Upon consideration that the respective value of hourly output of such an ultra high speed paper-machine and drier, typically in the order of $4500 per hour, the contribution thereto afforded by an improved drier system capable of matching the output speed of the machine, in which the drier function is enhanced with regard to speed and drying rate, and machine down-time due to web breakage is minimized, it will be appreciated that the present invention provides a most useful and unobvious benefit.
|Cited Patent||Filing date||Publication date||Applicant||Title|
|US2081945 *||Nov 27, 1935||Jun 1, 1937||Cons Water Power & Paper Co||Means and method of drying coated flexible webs|
|US3052991 *||Feb 24, 1959||Sep 11, 1962||Midland Ross Corp||Apparatus for uniform accelerated drying of web material|
|US3199219 *||Mar 19, 1962||Aug 10, 1965||Svenska Flaektfabriken Ab||Arrangement in a device for threading a web of material by means of a socalled pilot|
|US3216638 *||Oct 23, 1962||Nov 9, 1965||Nat Distillers Chem Corp||Air cushion method and apparatus for supporting moving film sheets|
|US3570136 *||Dec 9, 1968||Mar 16, 1971||Plastic Coating Corp||Apparatus for drying an electrophotographic recording element|
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|Citing Patent||Filing date||Publication date||Applicant||Title|
|US4441263 *||Oct 27, 1980||Apr 10, 1984||Valmet Oy||Device in the drying section of a paper machine|
|US4796557 *||Apr 17, 1987||Jan 10, 1989||Fuji Photo Film Co. Ltd.||Device for application with use of web vibration absorber|
|US5306395 *||Apr 5, 1993||Apr 26, 1994||Valmet-Karlstad Ab||C-wrap type twin wire former|
|US5397437 *||Jan 31, 1994||Mar 14, 1995||Valmet-Karlstad Ab||Method of rebuilding a conventional tissue machine to a TAD machine|
|US5588223 *||Jun 14, 1994||Dec 31, 1996||Asea Brown Boveri Inc.||Restrained paper dryer|
|US6003241 *||Apr 22, 1998||Dec 21, 1999||Valmet Corporation||Drying unit and dryer section that makes use of such units|
|US7690131 *||Jun 28, 2005||Apr 6, 2010||Andritz Ag||Device for continuous drying of a pulp web|
|US20050283994 *||Jun 28, 2005||Dec 29, 2005||Wilhelm Mausser||Device for continuous drying of a pulp web|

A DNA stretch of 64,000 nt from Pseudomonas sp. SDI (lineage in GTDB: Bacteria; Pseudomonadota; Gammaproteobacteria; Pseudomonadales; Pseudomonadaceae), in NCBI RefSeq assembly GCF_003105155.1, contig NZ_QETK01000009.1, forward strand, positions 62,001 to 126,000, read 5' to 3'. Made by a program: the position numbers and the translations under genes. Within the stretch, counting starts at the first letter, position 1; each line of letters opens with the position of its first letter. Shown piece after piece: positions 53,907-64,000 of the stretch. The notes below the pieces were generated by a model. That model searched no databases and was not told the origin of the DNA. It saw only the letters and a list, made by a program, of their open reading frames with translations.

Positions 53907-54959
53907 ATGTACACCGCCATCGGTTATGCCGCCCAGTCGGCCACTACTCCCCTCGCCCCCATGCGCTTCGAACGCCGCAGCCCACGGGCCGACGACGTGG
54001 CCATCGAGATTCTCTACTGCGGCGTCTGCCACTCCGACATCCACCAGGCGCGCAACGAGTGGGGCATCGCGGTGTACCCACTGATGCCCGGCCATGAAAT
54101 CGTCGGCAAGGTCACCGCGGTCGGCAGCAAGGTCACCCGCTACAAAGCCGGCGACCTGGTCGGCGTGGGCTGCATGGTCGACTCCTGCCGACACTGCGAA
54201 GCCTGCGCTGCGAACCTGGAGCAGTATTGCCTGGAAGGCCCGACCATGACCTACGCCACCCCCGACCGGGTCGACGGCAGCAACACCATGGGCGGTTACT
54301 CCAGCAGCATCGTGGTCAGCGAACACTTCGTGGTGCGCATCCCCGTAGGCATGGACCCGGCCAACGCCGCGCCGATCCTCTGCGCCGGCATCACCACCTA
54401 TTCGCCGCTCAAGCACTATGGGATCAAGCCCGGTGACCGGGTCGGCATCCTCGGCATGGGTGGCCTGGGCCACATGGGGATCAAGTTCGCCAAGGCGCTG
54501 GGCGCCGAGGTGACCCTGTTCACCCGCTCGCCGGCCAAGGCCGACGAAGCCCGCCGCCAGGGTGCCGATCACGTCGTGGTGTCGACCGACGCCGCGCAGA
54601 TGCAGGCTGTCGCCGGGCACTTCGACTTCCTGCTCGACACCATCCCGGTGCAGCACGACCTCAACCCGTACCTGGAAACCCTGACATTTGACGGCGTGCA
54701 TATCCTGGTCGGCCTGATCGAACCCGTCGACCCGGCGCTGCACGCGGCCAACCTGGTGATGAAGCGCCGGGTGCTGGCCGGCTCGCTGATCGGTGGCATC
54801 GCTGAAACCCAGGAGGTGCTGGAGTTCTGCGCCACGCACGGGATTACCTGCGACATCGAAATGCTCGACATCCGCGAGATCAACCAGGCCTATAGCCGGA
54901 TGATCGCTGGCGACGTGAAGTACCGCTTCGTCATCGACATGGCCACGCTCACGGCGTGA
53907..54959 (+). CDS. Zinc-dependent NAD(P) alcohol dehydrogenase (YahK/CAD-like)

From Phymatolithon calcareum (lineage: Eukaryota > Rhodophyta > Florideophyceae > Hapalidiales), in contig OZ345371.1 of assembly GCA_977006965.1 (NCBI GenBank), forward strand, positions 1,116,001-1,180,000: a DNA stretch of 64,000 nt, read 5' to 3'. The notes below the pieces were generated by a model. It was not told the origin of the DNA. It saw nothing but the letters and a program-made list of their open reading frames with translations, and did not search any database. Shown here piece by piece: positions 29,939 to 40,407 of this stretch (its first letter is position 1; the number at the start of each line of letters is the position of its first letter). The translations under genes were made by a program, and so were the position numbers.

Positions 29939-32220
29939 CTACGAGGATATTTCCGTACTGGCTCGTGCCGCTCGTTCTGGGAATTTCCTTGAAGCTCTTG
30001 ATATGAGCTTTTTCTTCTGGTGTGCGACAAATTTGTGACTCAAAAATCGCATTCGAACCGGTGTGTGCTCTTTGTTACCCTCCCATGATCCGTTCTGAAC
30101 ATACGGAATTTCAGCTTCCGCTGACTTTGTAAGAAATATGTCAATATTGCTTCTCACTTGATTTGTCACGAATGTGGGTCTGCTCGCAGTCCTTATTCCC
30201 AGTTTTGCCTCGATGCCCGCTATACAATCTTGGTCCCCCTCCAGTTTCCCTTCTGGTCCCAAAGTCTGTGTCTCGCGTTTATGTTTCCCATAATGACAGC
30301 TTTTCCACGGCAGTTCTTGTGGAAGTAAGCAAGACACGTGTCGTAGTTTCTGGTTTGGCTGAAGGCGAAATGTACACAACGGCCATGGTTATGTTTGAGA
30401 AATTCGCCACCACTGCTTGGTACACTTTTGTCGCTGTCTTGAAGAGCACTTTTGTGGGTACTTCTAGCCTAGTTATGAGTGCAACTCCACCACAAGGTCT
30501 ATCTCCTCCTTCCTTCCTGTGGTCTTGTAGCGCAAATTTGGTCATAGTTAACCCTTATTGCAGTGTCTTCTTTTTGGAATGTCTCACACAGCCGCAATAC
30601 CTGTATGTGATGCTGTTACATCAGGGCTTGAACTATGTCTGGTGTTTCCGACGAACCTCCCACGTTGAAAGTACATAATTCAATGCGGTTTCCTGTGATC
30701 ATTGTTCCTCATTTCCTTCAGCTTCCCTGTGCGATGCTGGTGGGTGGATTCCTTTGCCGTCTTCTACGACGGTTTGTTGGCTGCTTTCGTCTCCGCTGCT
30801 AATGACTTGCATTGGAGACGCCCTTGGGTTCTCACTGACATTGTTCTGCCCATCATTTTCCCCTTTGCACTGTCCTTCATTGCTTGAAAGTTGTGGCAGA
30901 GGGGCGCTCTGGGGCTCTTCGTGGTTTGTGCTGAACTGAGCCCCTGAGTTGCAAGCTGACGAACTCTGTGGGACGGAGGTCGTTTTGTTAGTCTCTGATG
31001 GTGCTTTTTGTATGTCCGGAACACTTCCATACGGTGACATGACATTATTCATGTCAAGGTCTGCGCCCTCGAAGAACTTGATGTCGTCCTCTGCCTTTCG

|EP1400627A1 *||Apr 21, 1998||Mar 24, 2004||Metso Paper Inc.||Paper or board machine with at least one drying unit for drying a paper or board web|
|WO1983001635A1 *||Nov 1, 1982||May 11, 1983||Oy Valmet||Procedure and means in connection with surface sizing of paper, and paper manufactured by the procedure and/or means|
|WO1998048106A1 *||Apr 21, 1998||Oct 29, 1998||Valmet Corporation||Drying unit and dryer section that makes use of such units|
|U.S. Classification||34/114, 34/643, 34/120|
|Dec 19, 1984||AS||Assignment|
Owner name: ROSS PULP AND PAPER INC., 304 ST. PATRICK ST., LAS
Free format text: ASSIGNMENT OF ASSIGNORS INTEREST.;ASSIGNOR:MIDLAND-ROSS OF CANADA LIMITED A CORP OF CANADA;REEL/FRAME:004342/0587
Effective date: 19841204
|Jun 29, 1988||AS||Assignment|
Owner name: FLAKT ROSS INC., 304 ST. PATRICK STREET LASALLE, Q
Free format text: ASSIGNMENT OF ASSIGNORS INTEREST.;ASSIGNOR:ROSS PULP & PAPER, INC.,;REEL/FRAME:004925/0400
Effective date: 19871203
Owner name: FLAKT ROSS INC., CANADA
Free format text: ASSIGNMENT OF ASSIGNORS INTEREST;ASSIGNOR:ROSS PULP & PAPER, INC.,;REEL/FRAME:004925/0400
Effective date: 19871203
|Aug 21, 1989||AS||Assignment|
Owner name: ROSS PULP & PAPER, INC.
Free format text: ASSIGNMENT OF ASSIGNORS INTEREST.;ASSIGNOR:HERCULES INCORPORATED;REEL/FRAME:005208/0364
Effective date: 19871203
Owner name: FLAKT ROSS INC., CANADA
Free format text: ASSIGNMENT OF ASSIGNORS INTEREST.;ASSIGNOR:ROSS PULP & PAPER, INC.;REEL/FRAME:005159/0200
Effective date: 19871207
|Sep 29, 1989||AS||Assignment|
Owner name: FLAKT ROSS INC.
Free format text: ASSIGNMENT OF ASSIGNORS INTEREST.;ASSIGNOR:ROSS PULP & PAPER, INC.;REEL/FRAME:005164/0534
Effective date: 19871203